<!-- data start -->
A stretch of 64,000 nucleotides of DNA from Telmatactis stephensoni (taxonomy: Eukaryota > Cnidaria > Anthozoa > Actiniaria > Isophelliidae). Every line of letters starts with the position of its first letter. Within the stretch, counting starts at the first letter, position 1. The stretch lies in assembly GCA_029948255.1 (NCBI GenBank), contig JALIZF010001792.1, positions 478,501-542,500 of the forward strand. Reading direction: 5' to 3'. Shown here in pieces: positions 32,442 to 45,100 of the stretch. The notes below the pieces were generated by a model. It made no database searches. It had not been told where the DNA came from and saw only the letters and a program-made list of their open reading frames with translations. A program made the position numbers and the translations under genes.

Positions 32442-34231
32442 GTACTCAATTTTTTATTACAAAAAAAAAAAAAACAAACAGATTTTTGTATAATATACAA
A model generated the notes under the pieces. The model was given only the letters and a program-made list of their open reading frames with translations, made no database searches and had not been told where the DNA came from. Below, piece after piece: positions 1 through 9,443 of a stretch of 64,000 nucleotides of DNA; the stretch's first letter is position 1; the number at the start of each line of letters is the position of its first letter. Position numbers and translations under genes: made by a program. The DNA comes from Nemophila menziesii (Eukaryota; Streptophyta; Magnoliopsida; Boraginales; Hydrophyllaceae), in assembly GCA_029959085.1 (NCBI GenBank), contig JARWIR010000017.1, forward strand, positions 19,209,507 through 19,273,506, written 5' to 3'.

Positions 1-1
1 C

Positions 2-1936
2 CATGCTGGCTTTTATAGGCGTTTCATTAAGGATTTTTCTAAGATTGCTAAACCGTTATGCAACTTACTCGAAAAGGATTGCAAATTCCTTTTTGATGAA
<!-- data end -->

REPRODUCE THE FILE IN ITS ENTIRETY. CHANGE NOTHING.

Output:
A stretch of 64,000 nucleotides of DNA from Telmatactis stephensoni (taxonomy: Eukaryota > Cnidaria > Anthozoa > Actiniaria > Isophelliidae). Every line of letters starts with the position of its first letter. Within the stretch, counting starts at the first letter, position 1. The stretch lies in assembly GCA_029948255.1 (NCBI GenBank), contig JALIZF010001792.1, positions 478,501-542,500 of the forward strand. Reading direction: 5' to 3'. Shown here in pieces: positions 32,442 to 45,100 of the stretch. The notes below the pieces were generated by a model. It made no database searches. It had not been told where the DNA came from and saw only the letters and a program-made list of their open reading frames with translations. A program made the position numbers and the translations under genes.

Positions 32442-34231
32442 GTACTCAATTTTTTATTACAAAAAAAAAAAAAACAAACAGATTTTTGTATAATATACAA
A model generated the notes under the pieces. The model was given only the letters and a program-made list of their open reading frames with translations, made no database searches and had not been told where the DNA came from. Below, piece after piece: positions 1 through 9,443 of a stretch of 64,000 nucleotides of DNA; the stretch's first letter is position 1; the number at the start of each line of letters is the position of its first letter. Position numbers and translations under genes: made by a program. The DNA comes from Nemophila menziesii (Eukaryota; Streptophyta; Magnoliopsida; Boraginales; Hydrophyllaceae), in assembly GCA_029959085.1 (NCBI GenBank), contig JARWIR010000017.1, forward strand, positions 19,209,507 through 19,273,506, written 5' to 3'.

Positions 1-1
1 C

Positions 2-1936
2 CATGCTGGCTTTTATAGGCGTTTCATTAAGGATTTTTCTAAGATTGCTAAACCGTTATGCAACTTACTCGAAAAGGATTGCAAATTCCTTTTTGATGAA